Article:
‘Bullied’ Indian-Origin Teen Killed Herself in UK’s Top School
The 14-year-old student of the Henrietta Barnett School in Hampstead Garden Suburb was removed by friends from a WhatsApp group.
A 14-year-old Indian-origin girl had killed herself last year because she was snubbed by her friends at the Henrietta Barnett School in North West London, an inquest heard on March 28.
Elena Mondal may have hoped that she would be discovered before she died but her “dramatic statement” went wrong, consultant psychiatrist Dr. Cathy Wainhouse said, according to the Daily Mail. Mondal had hanged herself from a tree on the school grounds and later died at the hospital. She was found unresponsive in the woods on school grounds at The Henrietta Barnett School in Hampstead Garden Suburb.
Mondal was at the top in her class and wanted to be a doctor. She was also studying in one of the top grammar schools in the country. Her parents Shyamal and Moushumi believe that she was bullied at school, the inquest at Barnet Coroner’s Court heard. Their barrister Susan Jones also questioned a police officer, Detective Constable Simon North, over the girl’s phone. According to the GPS location of the phone, which was faulty, the police had concentrated the search for her in the wrong location.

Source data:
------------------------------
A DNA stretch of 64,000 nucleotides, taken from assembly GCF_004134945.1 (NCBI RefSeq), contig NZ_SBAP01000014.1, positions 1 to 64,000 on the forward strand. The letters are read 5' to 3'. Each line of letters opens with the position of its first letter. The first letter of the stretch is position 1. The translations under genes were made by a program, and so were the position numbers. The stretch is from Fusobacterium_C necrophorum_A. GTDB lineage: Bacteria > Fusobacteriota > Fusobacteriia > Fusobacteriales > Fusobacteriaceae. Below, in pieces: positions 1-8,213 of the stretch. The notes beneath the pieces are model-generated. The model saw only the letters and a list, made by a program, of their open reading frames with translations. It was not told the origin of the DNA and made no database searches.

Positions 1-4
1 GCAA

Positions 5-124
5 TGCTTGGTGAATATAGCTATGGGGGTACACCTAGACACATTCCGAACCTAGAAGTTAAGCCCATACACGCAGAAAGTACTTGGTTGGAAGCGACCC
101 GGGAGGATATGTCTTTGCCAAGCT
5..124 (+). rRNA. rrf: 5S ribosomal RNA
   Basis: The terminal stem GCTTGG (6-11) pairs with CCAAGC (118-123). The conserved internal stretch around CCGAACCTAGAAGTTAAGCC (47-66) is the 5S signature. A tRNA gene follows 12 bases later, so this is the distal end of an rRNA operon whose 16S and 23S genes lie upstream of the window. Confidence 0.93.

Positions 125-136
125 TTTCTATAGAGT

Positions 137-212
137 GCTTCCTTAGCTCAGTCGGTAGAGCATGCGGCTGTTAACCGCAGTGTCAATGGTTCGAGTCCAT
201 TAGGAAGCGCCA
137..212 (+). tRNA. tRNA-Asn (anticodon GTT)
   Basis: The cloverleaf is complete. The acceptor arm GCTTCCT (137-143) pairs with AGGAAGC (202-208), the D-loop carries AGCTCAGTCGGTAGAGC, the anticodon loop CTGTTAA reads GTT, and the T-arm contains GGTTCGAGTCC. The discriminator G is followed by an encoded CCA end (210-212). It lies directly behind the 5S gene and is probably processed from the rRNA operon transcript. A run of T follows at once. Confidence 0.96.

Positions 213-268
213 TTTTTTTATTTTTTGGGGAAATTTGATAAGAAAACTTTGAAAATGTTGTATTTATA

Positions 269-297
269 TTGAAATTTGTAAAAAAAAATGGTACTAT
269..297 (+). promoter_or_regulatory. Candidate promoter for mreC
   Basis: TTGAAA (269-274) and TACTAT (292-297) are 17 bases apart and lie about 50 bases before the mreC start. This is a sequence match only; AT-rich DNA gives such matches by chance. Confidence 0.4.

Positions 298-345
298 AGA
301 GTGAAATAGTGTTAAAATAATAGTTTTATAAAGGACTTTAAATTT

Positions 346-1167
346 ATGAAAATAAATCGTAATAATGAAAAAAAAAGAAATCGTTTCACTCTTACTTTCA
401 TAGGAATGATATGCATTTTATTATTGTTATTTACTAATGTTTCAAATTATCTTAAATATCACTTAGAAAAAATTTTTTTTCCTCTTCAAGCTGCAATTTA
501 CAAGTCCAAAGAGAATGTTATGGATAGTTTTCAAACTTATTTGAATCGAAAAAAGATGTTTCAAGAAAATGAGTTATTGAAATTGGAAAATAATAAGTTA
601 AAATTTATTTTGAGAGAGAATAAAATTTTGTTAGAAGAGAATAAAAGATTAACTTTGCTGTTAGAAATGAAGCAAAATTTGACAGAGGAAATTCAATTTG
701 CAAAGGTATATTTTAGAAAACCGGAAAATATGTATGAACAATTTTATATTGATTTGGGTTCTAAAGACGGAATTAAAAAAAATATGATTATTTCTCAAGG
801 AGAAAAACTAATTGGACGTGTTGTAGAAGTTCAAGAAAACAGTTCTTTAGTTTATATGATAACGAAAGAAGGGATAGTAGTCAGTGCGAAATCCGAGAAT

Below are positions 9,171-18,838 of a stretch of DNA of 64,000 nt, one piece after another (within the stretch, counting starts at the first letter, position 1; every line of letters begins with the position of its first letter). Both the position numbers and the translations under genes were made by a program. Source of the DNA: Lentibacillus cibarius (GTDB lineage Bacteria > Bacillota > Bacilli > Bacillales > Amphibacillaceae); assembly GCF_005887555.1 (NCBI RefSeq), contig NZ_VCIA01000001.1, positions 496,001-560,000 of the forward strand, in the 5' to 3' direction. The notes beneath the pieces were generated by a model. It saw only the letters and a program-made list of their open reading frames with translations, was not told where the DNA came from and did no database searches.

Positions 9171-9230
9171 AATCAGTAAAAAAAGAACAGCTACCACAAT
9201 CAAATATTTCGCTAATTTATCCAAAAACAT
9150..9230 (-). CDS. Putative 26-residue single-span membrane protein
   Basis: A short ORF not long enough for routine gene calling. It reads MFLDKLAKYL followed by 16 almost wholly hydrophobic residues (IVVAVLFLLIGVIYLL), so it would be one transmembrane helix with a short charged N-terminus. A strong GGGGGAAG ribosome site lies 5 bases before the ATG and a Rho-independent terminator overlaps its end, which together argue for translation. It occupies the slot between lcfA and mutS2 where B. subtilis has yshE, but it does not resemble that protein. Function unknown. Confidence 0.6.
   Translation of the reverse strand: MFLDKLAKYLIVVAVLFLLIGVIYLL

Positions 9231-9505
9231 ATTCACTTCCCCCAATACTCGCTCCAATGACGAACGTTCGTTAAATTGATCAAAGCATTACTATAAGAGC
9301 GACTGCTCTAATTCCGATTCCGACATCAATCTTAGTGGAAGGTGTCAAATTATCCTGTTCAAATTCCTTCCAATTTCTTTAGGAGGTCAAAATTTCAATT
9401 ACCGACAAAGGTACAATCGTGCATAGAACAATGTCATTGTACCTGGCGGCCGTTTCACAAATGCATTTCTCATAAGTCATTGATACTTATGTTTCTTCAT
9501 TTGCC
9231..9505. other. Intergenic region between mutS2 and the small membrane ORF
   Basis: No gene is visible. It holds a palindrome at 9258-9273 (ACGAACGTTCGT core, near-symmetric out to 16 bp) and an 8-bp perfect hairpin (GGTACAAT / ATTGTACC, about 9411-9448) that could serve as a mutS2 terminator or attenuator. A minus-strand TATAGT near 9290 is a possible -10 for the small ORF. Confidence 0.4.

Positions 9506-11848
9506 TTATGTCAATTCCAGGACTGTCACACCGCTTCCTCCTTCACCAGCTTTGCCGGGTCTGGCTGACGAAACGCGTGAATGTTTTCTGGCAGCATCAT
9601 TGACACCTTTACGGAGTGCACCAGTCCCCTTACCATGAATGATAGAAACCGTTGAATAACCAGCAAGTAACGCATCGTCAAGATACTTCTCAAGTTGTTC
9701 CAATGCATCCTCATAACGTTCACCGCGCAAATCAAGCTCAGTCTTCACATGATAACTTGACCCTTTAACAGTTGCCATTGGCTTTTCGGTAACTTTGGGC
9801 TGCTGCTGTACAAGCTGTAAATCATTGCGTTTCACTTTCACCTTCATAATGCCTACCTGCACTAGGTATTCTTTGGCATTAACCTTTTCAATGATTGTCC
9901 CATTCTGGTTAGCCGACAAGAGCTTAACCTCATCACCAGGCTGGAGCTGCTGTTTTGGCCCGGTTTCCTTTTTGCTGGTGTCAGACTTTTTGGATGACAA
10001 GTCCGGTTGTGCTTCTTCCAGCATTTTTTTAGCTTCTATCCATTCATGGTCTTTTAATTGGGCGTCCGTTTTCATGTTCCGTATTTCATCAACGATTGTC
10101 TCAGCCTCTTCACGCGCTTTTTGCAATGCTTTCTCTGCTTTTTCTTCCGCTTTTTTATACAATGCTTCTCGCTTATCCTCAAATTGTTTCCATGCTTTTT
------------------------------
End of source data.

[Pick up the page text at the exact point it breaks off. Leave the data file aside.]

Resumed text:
North said that there was “minimal” use of the phone on the day of her death last June and added that “everything had been deleted” from the device, according to the Daily Mail.
A teacher had found Mondal hanging from a tree in the woods. The teenager had a history of eating disorders and self-harm. What triggered her this time could have been her friends removing her from a WhatsApp group, said Dr. Emily Hallgarten.
At the court, school officials said that she once fled a classroom in tears with a pair of scissors, before collapsing in a corridor and cutting her arms in a toilet. Mondal had been referred to the school counselor for missing meals and complaining of depression but missed many appointments, said Henrietta Barnett well-being manager Kelly Barry.
Asked if the school’s academic “hothouse culture” could have affected Mondal and put students at risk of mental health, Barry replied, “It is not unusual for teenage girls at different points to engage in experiments with food or self-harm,” according to the Sun. The school was the top performing state school in the country in the Sunday Times league table in 2016 and 2017.
Barry told the court that 10 per cent students might suffer from eating issues or self-harm, a typical proportion.
Mondal had been assessed at the Royal Free Hospital in Hampstead but the general consensus was that she was not at risk of suicide.